Online learning and climate change
I have spent the whole of my adult life delivering a green product – online learning – which stops the need to travel and reduces the need for carbon-intensive, physical infrastructure. This is a lesson, in particular, for Higher Education, where hte must be a move towards Blended Learning. The ridiculous Erasmus program at €28 billion paying to 'travel' is completely wrong-headed. Academic conferences wasteful.

More recently, we have built and delivered a large amount of online education around renewable technologies, targets, policies and solutions. Knowledge is power and with knowledge we have the power to solve this problem. That’s why this project was so important. We used AI to create online education content in minutes not months, from just a few basic documents. Most of the projects we’ve created in WildFire have been without face-to-face meetings and this was no exception. We plan, deliver and project manage online.

Additionally, on climate change, the power of online education is not only its green credentials but also its power to inform. Even active protesters show precious little awareness of what the Paris agreements were, how the technology works and what the science actually says. We need to move beyond the bombast to practical, pragmatic and informed solutions.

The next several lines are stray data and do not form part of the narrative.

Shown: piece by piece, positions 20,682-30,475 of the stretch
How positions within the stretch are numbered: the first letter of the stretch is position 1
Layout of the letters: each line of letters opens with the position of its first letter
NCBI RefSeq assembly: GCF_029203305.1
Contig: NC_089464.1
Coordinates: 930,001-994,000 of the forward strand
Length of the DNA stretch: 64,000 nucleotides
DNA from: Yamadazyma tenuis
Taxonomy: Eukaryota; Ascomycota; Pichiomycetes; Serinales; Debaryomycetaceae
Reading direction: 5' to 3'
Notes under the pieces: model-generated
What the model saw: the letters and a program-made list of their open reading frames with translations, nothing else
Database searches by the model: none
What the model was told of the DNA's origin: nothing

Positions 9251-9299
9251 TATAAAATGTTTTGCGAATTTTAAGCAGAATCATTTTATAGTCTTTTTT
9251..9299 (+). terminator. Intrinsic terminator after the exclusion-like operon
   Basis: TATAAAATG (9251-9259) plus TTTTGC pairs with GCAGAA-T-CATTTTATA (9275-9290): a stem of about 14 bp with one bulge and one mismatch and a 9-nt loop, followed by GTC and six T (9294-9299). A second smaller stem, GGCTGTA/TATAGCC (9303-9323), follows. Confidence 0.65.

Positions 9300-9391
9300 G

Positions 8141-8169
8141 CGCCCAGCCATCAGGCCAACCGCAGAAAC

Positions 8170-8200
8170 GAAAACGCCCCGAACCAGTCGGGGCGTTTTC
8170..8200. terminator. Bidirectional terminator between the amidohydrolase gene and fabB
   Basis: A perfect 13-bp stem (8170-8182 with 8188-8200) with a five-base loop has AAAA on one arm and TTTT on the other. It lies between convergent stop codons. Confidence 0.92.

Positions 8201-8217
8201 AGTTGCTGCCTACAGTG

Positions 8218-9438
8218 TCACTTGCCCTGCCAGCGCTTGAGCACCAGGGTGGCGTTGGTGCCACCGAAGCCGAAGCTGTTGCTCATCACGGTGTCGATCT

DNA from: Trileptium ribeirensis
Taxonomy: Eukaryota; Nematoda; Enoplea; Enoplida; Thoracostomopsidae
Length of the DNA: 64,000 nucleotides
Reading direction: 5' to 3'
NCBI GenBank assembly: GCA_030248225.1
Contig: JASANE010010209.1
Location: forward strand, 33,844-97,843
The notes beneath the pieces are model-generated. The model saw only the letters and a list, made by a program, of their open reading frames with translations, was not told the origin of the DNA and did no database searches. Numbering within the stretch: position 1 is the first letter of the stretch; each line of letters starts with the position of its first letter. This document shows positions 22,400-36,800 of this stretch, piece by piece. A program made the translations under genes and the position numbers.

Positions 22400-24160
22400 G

First up was content on those huge triffid-like wind turbines. What do you call the thing that sits on top of the tower? (nacelle) What lies inside? (lots of things) What controls are there in terms of direction and so on? (Yaw, pitch and speed) What is the wind equation? (P=pav3 this explains exactly why wind speed is the key variable). We have a huge offshore wind turbine field just off Brighton and I’ll never see them in the same light.

It’s all very well demonstrating for zero emissions but this has to be achieved through practical policies. Decarbonising economies requires the adoption of the right policy levers and accelerating electrification is top of the list. Renewables are great but not enough, as rather than producing less we must minimise energy use per unit of economic output. Rather than ranting against the ‘man’ we must use technology and market based instruments. Without a change in mindset, this will be difficult, so it’s all hand to the political pump to get things moving.

Technology – wind turbines, solar, electric vehicles, battery technology, AI driven IOT and all sorts of future solutions will solve this problem but without cheaper, greener education and an awareness of what we have to do and why, this is unlikely to happen. One contribution is the rapid rise in online learning. This has already led to the disappearance of those large training centres I remember back on the day. Less people travel to train. It also means access to learning for anyone with online access.